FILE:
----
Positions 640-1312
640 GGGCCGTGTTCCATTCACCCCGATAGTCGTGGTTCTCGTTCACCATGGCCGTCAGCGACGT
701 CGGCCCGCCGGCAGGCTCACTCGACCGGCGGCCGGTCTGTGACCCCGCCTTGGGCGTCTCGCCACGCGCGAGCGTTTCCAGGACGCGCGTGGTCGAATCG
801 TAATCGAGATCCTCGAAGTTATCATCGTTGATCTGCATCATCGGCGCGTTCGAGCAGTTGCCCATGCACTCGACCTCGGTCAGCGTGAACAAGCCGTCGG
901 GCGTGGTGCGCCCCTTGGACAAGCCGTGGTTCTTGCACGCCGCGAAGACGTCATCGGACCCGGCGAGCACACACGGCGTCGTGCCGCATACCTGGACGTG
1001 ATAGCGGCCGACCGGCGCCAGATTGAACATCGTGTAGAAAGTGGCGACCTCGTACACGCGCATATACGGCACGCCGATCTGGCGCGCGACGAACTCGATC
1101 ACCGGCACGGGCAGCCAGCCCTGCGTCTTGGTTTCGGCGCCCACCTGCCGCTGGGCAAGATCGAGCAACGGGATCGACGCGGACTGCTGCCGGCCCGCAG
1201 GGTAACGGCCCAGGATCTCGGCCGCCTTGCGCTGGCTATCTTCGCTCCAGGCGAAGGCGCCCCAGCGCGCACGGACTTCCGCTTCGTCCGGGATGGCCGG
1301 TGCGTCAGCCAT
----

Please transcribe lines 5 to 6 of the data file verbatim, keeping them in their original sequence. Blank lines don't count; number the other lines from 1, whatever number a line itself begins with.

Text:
901 GCGTGGTGCGCCCCTTGGACAAGCCGTGGTTCTTGCACGCCGCGAAGACGTCATCGGACCCGGCGAGCACACACGGCGTCGTGCCGCATACCTGGACGTG
1001 ATAGCGGCCGACCGGCGCCAGATTGAACATCGTGTAGAAAGTGGCGACCTCGTACACGCGCATATACGGCACGCCGATCTGGCGCGCGACGAACTCGATC